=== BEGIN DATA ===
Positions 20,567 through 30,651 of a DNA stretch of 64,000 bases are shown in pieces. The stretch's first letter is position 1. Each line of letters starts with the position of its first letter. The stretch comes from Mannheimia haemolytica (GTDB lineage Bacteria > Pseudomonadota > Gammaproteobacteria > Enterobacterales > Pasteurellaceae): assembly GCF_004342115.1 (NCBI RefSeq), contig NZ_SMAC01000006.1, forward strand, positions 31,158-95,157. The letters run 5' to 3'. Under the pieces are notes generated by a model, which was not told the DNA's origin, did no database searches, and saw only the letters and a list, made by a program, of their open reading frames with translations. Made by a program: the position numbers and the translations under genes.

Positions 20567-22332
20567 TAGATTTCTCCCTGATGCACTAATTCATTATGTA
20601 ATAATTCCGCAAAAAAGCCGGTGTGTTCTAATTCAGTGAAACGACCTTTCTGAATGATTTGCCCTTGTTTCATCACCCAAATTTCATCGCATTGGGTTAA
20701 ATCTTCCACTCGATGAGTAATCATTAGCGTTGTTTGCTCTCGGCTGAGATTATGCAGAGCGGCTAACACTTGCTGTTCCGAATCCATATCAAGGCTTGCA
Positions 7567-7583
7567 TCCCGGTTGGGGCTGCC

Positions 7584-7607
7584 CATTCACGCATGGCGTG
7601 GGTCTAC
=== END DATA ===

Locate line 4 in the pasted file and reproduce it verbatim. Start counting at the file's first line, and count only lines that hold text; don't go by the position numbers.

20601 ATAATTCCGCAAAAAAGCCGGTGTGTTCTAATTCAGTGAAACGACCTTTCTGAATGATTTGCCCTTGTTTCATCACCCAAATTTCATCGCATTGGGTTAA